MEMORANDUM AND ORDER
WHITMAN KNAPP, SENIOR D.J.
In a memorandum of April 7, 1994, we found that plaintiff, a Jamaican national, had been awarded lawful permanent resident status in 1980 and accordingly ordered defendant to process her INS Form I-551, more popularly known as a "green card." Plaintiff now moves for an award of attorneys' fees pursuant to the Equal Access to Justice Act (hereinafter "the EAJA"), 28 U.S.C. § 2412(d). For reasons which follow, we grant the motion.
We inherited this matter from Judge Leval after he was appointed to the Court of Appeals for the Second Circuit. In summarizing the case, we shall rely in large part on Judge Leval's statement of facts in his July 13, 1993 memorandum. See Reid v. INS, 91 Civ. 6535 at 2-3 (PNL) (July 13, 1993) (hereinafter "the Leval Opinion").
Plaintiff first applied for lawful permanent residence status in 1977, based on her status as the unmarried daughter of lawful permanent resident. In early 1980 defendant placed on her passport a temporary I-551 stamp indicating an adjustment of her status to lawful permanent residence. However, though defendant continued to issue plaintiff temporary I-551 passport stamps on a regular basis until March 15, 1989, it never issued a permanent INS Form I-551 or "green card." Plaintiff married on June 26, 1980.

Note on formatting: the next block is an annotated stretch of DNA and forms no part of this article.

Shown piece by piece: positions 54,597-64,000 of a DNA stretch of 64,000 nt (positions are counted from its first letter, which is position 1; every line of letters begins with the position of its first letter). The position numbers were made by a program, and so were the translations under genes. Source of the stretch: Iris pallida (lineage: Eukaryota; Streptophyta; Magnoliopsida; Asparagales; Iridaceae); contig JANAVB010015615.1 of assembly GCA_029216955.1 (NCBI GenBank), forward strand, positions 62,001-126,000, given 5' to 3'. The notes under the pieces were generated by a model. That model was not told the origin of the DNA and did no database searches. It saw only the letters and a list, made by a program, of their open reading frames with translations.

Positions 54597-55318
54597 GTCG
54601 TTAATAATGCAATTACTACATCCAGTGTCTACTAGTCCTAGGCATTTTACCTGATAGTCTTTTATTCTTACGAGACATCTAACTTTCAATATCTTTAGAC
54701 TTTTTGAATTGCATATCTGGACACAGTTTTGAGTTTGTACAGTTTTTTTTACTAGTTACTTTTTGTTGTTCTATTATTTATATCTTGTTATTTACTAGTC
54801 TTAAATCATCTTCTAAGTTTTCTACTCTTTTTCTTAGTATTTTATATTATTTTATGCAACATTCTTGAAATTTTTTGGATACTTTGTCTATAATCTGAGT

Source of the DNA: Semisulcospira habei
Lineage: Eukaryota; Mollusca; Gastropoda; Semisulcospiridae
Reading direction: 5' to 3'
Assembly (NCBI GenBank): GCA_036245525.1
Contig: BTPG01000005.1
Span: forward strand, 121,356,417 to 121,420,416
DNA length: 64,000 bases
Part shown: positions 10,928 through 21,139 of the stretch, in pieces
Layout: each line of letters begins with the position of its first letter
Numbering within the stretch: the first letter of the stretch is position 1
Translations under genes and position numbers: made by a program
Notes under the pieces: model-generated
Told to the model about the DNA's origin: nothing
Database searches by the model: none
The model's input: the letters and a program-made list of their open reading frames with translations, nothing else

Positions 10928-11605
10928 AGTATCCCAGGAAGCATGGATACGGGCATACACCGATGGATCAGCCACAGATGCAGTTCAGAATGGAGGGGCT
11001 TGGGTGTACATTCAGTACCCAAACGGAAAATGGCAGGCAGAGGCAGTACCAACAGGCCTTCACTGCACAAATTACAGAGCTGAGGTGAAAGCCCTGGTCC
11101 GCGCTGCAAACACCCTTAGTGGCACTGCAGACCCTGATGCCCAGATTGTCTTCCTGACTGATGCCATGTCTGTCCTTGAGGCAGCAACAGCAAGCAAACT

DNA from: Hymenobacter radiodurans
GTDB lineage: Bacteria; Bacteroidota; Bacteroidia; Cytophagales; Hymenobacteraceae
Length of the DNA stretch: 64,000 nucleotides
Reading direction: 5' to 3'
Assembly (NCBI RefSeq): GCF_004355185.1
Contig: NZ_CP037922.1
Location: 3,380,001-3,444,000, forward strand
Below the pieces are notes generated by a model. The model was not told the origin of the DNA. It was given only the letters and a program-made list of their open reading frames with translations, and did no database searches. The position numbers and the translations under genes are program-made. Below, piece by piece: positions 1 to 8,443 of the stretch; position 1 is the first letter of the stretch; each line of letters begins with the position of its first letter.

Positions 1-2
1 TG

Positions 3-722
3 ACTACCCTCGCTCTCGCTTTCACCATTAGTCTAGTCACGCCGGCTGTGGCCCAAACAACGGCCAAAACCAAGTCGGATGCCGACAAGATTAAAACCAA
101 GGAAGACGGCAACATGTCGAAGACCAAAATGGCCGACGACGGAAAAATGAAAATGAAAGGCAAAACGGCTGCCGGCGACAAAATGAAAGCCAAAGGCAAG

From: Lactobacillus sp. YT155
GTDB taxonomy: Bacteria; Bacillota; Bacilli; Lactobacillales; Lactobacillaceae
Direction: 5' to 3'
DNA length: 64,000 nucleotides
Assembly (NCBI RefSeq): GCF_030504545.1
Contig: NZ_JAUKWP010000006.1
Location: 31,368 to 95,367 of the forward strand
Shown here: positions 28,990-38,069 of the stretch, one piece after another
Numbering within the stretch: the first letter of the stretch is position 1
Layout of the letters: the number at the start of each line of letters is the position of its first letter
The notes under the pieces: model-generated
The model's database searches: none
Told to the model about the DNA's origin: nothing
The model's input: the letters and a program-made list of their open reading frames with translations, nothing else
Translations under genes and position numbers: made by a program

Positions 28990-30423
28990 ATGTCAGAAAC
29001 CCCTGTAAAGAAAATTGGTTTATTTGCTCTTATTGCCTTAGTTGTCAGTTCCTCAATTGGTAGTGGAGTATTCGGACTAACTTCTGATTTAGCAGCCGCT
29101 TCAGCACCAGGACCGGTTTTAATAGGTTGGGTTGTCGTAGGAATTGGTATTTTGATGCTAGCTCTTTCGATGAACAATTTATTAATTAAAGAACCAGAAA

In September and November of 1983, defendant sent both plaintiff and her attorney interview notices, but plaintiff failed to appear at such interviews. Plaintiff claims that she failed to so appear because the notices were sent to an old address rather than the address she had provided defendant in correspondence of May 1980. Defendant contends that on January 27, 1984, after plaintiff's failure to respond to the notices, it terminated action on her application.
In December 1983 and January 1984, plaintiff inquired by mail about her green card. Several months later defendant's facility issuing green cards informed her that it had not received the necessary forms from her local office. In October 1984, plaintiff filed an INS Form I-90 to advise defendant that she had not yet received her green card. Defendant wrote plaintiff in August 1985 to inform her that it could not locate any record of its having granted her lawful permanent resident status.
In February 1985, plaintiff pled guilty to a charge of possession for sale of cocaine. In November 1988, defendant informed plaintiff that she had not been granted lawful permanent resident status. In August 1990, plaintiff resubmitted her application for such status to defendant. On April 4, 1991, defendant denied this renewed application on the ground that plaintiff had been convicted of a narcotics offense.
Plaintiff filed the present action on September 1991. She and defendant filed cross-motions for summary judgment. In ruling on those motions, Judge Leval concluded that under relevant INS regulations, plaintiff's temporary I-551 stamps -- in the absence of any countervailing evidence -- were conclusive evidence of her having been granted lawful permanent resident status because defendant had failed to present any evidence suggesting that her application had been denied. See the Leval Opinion generally. However, Judge Leval found an unsettled question of fact which prevented him from granting summary judgment to plaintiff: whether plaintiff was married prior to receiving her first I-551 stamp. Id. For, Judge Leval held, if the marriage took place before such time, plaintiff would not have been eligible for lawful permanent resident status based on her being the unmarried child of a lawful permanent resident -- the basis upon which she had filed her application for an adjustment of status. Id. at 14-15.